I got the call every addiction doctor dreads: A patient of mine nearly overdosed. He had a long history of addiction, starting with opioid pain pills in his teens after a sports injury and progressing to heroin by his early 20s. He had been in recovery for six months.

“Was it heroin?” I asked the doctor, who was calling from the emergency department.

“Not opioids,” said the doctor. “Benzos.”

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“Benzos” is shorthand for benzodiazepines, a class of drugs often used to treat anxiety and insomnia. The dozen or so different types include Ativan, Klonopin, Valium, and Xanax. Most people have heard of them. More people than you might think are taking them (three benzodiazepines are in the top 10 most commonly prescribed psychotropic medications in the United States). Yet few people realize how many people get addicted to and die from them.

As my colleagues, Jennifer Papac and Keith Humphreys, and I write in this week’s New England Journal of Medicine, we need to pay more attention to America’s other prescription drug problem — the hidden epidemic of benzodiazepine use and abuse.

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Between 1996 and 2013, the number of adults who filled a benzodiazepine prescription increased by 67 percent, from 8.1 million to 13.5 million. Unlike opioid prescribing, which peaked in 2012 and has decreased nearly 20 percent since then, benzodiazepine prescribing continues to rise. The risk of overdose death goes up nearly fourfold when benzodiazepines are combined with opioids, yet rates of co-prescribing benzodiazepines and opioids nearly doubled between 2001 and 2013. Overdose deaths involving benzodiazepines increased more than sevenfold between 1999 and 2015.

I spoke with my patient by phone a few days later. He was doing better — happy to be alive. I specifically asked him what he had taken and how he had gotten it. I knew he wasn’t getting benzodiazepines from a doctor’s prescription. I check the prescription drug monitoring database regularly, and he didn’t have a benzodiazepine prescription on record. Did he purchase Z-bars — a 2-milligram bar of prescription Xanax popular among teens and young adults — on the street?

His response was surprising, and scary.

He obtained clonazolam, the benzodiazepine that nearly killed him, from a website. The name is a mashup of clonazepam and alprazolam, the generic names for Klonopin and Xanax. Clonazolam is a highly potent benzodiazepine manufactured in laboratories in the United States and elsewhere. Sold as a “research chemical,” it can be shipped virtually anywhere. It is so potent that it needs to be dosed at the microgram level — millionths of a gram — using a high-precision scale.

My patient knew that clonazolam is potent, but didn’t realize just how powerful it is. He lacked a precision scale, and instead figured he was safe by measuring out just the smallest amount.

“The amount I took,” he told me, “wasn’t enough to cover a fourth of my pinkie fingernail. I thought I was safe.” Yet hours later he woke up in the hospital, lucky to be alive.

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Highly potent drugs like these designer benzodiazepines are a growing trend among those seeking a new high, fueled in part by doctors overprescribing benzodiazepines without appreciating their addictive potential. Just as overprescribing opioids contributed to the use of heroin and illicit fentanyl and related deaths, overprescribing benzodiazepines may herald the dawn of a new era of illicit and deadly benzodiazepines.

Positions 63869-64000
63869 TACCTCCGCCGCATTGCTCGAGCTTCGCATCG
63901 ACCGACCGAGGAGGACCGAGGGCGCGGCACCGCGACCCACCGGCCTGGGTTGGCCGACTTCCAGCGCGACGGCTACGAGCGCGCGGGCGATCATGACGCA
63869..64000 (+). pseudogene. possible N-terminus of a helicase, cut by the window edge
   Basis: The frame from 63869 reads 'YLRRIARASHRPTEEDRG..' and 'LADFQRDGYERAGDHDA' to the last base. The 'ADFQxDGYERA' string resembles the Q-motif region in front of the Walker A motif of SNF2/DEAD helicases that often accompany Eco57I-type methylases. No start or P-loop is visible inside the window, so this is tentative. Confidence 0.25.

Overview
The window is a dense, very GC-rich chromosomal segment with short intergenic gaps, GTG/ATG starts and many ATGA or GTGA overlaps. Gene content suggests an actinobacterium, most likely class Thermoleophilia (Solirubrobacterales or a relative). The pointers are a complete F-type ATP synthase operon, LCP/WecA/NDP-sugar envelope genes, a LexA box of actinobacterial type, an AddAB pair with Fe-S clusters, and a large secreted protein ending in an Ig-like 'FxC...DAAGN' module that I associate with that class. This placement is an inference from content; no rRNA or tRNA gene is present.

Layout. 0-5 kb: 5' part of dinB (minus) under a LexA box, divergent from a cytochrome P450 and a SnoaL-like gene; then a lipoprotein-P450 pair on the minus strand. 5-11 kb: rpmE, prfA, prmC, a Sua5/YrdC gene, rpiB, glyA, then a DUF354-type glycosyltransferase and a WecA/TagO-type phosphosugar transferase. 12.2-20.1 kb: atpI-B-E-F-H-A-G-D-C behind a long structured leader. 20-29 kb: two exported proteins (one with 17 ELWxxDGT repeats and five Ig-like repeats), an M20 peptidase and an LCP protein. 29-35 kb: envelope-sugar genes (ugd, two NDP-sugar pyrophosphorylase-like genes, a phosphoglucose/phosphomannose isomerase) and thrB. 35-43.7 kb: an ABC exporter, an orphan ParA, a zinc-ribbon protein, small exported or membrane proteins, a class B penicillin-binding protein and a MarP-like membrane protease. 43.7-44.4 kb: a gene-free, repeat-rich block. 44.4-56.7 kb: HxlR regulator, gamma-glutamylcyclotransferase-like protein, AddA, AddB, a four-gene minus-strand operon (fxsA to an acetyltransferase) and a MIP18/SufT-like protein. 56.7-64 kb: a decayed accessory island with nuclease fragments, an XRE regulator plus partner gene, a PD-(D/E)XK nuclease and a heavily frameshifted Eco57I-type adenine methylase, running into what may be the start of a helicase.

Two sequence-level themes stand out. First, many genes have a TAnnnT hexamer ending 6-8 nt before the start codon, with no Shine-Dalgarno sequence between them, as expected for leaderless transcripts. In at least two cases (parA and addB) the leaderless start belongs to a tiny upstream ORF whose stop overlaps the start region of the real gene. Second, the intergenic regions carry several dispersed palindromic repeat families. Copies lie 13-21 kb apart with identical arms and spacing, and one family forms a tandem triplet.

Benzodiazepines work well to ease anxiety or insomnia when used intermittently and for less than a month at a time. When taken daily for an extended period of time, they stop working and can make anxiety and insomnia worse. Most doctors don’t realize how addictive benzodiazepines can be for some people and, because they don’t know better, prescribe them long term and without safety monitoring, like checking the prescription drug monitoring database. In addition to addiction and death, long-term use of benzodiazepines can also contribute to cognitive decline, accidental injuries, and falls.

There are safer treatments than benzodiazepines for anxiety and insomnia. These include behavioral interventions and long-term medications like selective serotonin reuptake inhibitors.

Part of this public health crisis can be solved by physicians adopting wiser prescribing practices. But the public can help, too. If you are struggling with anxiety or insomnia and go to see your doctor, be wary of accepting a prescription for a benzodiazepine — including Ambien, a close cousin of benzodiazepines that is also addictive and potentially deadly.

If you take a benzodiazepine every day, ask your doctor about helping you taper off of it. It’s important to go slowly, because abruptly stopping a benzodiazepine can precipitate life-threatening withdrawal. If you’re a parent and you notice a precision laboratory scale in your child’s bedroom or mysterious packages arriving from FedEx, get worried fast.

Anna Lembke, M.D., is associate professor of psychiatry and behavioral sciences at the Stanford University School of Medicine, chief of the Stanford Addiction Medicine Dual Diagnosis Clinic, and author of “Drug Dealer, MD: How Doctors Were Duped, Patients Got Hooked, and Why It’s So Hard to Stop” (Johns Hopkins University Press, 2016).

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  • Take a benzo as directed and become sick, and you are an addict. Refuse to take it, and you are a “non-compliant” patient. Choose your label.

  • Taking benzos as directed is not safe. Benzos were touted as extremely safe when they were first marketed. Here, benzo deaths were being compared to opiate deaths. Opiates killed faster, but what a mistake to call benzos “very safe”.

    The issues are confused. Dying from overdose may take longer, but dying from a Benzo C/T leaves the patient just as dead. One issue is being overlooked. It is the combination of a benzo taken with another CNS depressant that usually causes what is termed, overdose. Every prescribed benzo user needs to monitor interactions between benzos and other drugs because we can’t rely on physicians to do this.